Ferley entered the WNFR in third place behind Cody Wright and Jesse Wright, but made $100,661 at the Finals and totaled $204,432 for the year. Right behind Ferley was hard-luck Jake Wright, who was second in the world with $194,365 after winning $106,270 in Vegas. Wright missed his horse out in Round 9, or likely would’ve claimed his first gold buckle.
“My mindset coming in here was that I didn’t do very well here last year, so I wanted to improve this year,” Ferley said. “My main goal here was to make as much money as I could to feed my family, and at the end it worked out and I won.
“This is the best and now I get to take home a gold buckle and start again from square one next year. The person I texted first was my wife to tell her I won it, and there’ll be a celebration when I get home.”
Jacobs Crawley won the saddle bronc average with 778.5 points on 10 head, five points ahead of Cort Scheer.
Steer wrestler Hunter Cure won his first gold buckle, in just his third Finals, after coming into the 10-day event in seventh place. The 30-year-old resident of Holliday, Texas, earned $108,348 at the WNFR, more than any other bulldogger.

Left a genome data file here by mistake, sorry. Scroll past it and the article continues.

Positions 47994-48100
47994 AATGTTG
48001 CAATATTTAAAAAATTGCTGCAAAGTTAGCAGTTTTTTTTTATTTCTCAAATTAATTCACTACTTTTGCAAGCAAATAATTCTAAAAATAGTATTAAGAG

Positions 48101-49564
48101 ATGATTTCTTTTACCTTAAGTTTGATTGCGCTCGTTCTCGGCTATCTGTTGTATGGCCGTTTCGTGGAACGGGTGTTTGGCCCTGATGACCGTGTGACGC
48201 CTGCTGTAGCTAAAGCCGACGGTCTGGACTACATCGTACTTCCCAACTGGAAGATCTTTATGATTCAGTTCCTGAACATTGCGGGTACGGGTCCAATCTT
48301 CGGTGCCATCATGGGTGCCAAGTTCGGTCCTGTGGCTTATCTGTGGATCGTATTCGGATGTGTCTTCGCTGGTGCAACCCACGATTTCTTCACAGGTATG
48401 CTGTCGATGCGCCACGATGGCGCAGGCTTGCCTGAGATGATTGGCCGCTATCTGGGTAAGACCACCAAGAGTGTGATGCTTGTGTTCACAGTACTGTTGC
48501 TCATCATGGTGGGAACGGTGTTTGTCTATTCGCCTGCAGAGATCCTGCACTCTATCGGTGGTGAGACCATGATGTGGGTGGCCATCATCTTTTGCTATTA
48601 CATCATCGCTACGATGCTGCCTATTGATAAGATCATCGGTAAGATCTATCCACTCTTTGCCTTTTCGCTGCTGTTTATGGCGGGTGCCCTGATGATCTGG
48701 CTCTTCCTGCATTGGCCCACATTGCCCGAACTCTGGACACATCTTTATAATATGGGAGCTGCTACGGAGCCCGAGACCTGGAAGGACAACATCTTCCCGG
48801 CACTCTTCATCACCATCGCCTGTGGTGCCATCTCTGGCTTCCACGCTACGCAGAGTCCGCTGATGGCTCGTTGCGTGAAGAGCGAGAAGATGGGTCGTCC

“I’m trying to wrap my mind around it at the moment,” Cure said. “The key this week was a great horse and a great hazer, Riley Duvall. He did an unbelievable job all week long and I’m greatly appreciative.
“This is one of the hardest starts you see all year long and you have to keep attacking if you want to win. I made a few mistakes earlier in the week by not attacking enough. I wanted to keep it as clean as possible at the end of the week. I was aggressive and it allowed everything to work better in this situation.”
Wade Sumpter won the round in 3.4 seconds, while Cure took fourth to win $7,812. That pushed Cure to third in the average for $30,649 more. It was enough to allow him to pass Matt Reeves, who earned $16,226 for finishing fifth in the average. Reeves is the reserve world champion with $158,575.
“I didn’t feel any more pressure than any other night here,” Cure said. “I wanted to make it business as usual, and I knew if I could take a start on that steer I might have a chance to even win second in the round. I didn’t quite get that done, but was still very pleased how it all shook it out.”
In just his second WNFR, Bray Armes won the average with 44.8 seconds on 10 head to pocket $100,160. Armes finished third in the world with $157,254.